Show that $C_{c}^{\infty}(\Omega)$ is dense in $L^{\infty}(\Omega)$ with respect to the topology $\sigma(L^{\infty},L^{1})$, where $\Omega$ is an open subset of $\mathbb{R^n}$.

My try: Let $$\Omega_n=\{x \in \Omega: d(x,\partial \Omega) \gt \frac{2}{n},||x|| \lt n\}$$

For $u \in L^{\infty}(\Omega)$, define $\bar{u}$ by extending $u$ by $0$ outside $\Omega$. Let $\xi_n=\chi_{\Omega_n},\xi_=\chi_{\Omega}$, where $\chi$ is the usual characteristic function. Then $\Omega_{n} \subset \Omega_{n+1},\forall n$ and $\xi_n \to \xi$ in $\mathbb{R^n}$. Let $\rho_n$ be a sequence of mollifiers with $\rho_n \ge 0$ and $\int \rho_n=1$.

Define $v_n=\rho_n *(\xi_n\bar{u}), v=\xi \bar{u}$. It is then clear that $v_n \in C_c^{\infty}(\Omega), v_n \rightharpoonup v$ in $L^{\infty}(\Omega)$ weak$^* \sigma(L^{\infty},L^1)$ and $\int_{B}|v_n-v| \to 0$ for every ball $B$. From here I can extract a subsequence of $v_n$ which converges to $v$ almost everywhere in $B$.

I need to do diagonalization argument to get hold of a subsequence which converges to $v$ a.e in $\Omega$ which I am unable to do. Choosing the open sets $\Omega_n$ should do the job but I am little in doubt.

Thanks for the help!!


1 Answer 1


Since the dual of $(L^\infty,\sigma(L^\infty,L^1))$ is $L^1$ (more precisely, every element of the dual is of the form $f\mapsto \int fg$ for some $g\in L^1$) the Hahn-Banach theorem tells you what to show: every $g\in L^1$ with $\int fg =0$ for all $f\in C_c^\infty$ is $0$. This can be done by approximating (w.r.t the $L^1$-norm) the sign $|g|/g$ by smooth functions.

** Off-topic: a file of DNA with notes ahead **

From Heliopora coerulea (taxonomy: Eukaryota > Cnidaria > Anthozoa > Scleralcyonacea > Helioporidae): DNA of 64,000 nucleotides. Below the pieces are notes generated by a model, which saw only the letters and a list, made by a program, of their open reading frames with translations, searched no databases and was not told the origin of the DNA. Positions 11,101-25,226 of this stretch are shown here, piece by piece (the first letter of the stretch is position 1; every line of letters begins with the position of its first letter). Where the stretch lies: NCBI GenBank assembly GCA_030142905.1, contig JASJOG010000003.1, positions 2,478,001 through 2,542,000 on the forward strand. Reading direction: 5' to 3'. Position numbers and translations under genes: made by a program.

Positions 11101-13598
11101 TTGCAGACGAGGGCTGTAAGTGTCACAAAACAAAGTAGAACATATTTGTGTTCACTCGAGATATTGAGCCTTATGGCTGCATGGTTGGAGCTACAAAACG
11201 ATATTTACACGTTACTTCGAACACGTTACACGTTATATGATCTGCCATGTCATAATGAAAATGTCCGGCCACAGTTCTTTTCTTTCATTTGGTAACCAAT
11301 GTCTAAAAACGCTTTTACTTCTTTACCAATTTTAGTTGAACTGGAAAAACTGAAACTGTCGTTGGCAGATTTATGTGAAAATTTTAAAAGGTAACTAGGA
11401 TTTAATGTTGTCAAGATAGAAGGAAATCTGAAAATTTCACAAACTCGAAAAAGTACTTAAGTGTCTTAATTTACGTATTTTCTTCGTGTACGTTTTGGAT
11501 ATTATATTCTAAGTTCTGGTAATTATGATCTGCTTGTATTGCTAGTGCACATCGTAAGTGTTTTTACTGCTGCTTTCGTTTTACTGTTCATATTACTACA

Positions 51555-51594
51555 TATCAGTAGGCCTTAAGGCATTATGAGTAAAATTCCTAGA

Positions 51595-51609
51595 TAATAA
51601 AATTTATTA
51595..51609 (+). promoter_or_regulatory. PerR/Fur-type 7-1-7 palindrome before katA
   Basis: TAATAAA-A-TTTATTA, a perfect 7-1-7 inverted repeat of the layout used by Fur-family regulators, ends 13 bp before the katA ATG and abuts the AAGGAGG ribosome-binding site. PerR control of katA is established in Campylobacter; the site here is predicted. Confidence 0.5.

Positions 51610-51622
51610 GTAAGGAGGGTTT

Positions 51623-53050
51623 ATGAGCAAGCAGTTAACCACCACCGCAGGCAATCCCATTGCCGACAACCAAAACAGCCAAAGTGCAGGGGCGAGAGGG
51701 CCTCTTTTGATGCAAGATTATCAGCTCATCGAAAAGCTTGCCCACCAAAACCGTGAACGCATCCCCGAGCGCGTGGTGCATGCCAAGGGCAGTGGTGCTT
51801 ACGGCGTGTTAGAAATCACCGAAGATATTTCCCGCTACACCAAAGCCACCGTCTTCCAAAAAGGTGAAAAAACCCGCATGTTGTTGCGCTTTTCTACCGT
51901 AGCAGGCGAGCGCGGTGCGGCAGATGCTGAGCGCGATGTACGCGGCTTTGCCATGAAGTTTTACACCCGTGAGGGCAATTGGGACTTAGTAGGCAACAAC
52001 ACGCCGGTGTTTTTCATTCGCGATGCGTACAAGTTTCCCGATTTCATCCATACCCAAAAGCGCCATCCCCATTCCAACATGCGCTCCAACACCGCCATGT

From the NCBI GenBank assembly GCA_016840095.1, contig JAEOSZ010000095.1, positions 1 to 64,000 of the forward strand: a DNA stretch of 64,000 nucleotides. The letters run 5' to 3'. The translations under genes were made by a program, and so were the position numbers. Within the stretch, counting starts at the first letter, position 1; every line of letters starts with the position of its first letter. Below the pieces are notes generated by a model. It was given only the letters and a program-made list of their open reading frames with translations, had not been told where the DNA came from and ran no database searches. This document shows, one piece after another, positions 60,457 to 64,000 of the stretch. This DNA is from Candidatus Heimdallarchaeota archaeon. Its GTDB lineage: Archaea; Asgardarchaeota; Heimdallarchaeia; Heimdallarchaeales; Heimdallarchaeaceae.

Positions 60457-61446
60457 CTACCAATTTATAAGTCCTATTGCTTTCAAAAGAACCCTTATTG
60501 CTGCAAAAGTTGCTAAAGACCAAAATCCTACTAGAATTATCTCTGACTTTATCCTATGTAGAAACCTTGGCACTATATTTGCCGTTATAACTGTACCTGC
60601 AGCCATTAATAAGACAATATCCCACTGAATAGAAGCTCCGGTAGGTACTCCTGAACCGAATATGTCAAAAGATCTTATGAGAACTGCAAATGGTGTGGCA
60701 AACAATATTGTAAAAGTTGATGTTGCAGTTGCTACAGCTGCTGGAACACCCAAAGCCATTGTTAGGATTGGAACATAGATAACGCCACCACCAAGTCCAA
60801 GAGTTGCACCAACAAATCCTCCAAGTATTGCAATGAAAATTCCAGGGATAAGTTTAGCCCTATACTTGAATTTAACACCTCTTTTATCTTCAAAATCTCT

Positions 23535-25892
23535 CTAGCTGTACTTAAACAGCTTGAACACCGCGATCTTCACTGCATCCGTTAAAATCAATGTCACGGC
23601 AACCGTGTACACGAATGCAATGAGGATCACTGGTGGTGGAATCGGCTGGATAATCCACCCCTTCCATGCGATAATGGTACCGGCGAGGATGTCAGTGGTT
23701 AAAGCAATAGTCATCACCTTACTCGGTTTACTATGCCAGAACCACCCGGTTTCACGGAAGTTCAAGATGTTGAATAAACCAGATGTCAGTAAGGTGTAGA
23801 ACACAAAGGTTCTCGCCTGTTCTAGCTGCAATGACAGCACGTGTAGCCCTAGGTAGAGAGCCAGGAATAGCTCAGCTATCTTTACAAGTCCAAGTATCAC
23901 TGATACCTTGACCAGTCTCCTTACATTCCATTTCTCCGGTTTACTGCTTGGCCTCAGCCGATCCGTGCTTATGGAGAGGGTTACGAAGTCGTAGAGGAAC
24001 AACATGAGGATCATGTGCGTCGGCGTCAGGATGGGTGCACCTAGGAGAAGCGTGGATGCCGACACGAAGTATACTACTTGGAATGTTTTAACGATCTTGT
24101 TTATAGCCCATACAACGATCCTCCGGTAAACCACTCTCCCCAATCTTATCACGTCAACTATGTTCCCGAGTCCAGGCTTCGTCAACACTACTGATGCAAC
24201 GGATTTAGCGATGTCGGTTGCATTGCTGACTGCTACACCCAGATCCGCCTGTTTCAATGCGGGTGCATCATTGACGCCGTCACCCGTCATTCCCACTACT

• $\begingroup$ I don't understand how the approximation w.r.t. the $L^1$-norm works. Would you mind adding some details, please? $\endgroup$
    – Andromeda
    Commented May 8, 2023 at 8:24
  • $\begingroup$ A standard procedure is convolution (of the extension by $0$ outside $\Omega$) with smooth functions with very small support and integral $1$. $\endgroup$
    – Jochen
    Commented May 8, 2023 at 19:05

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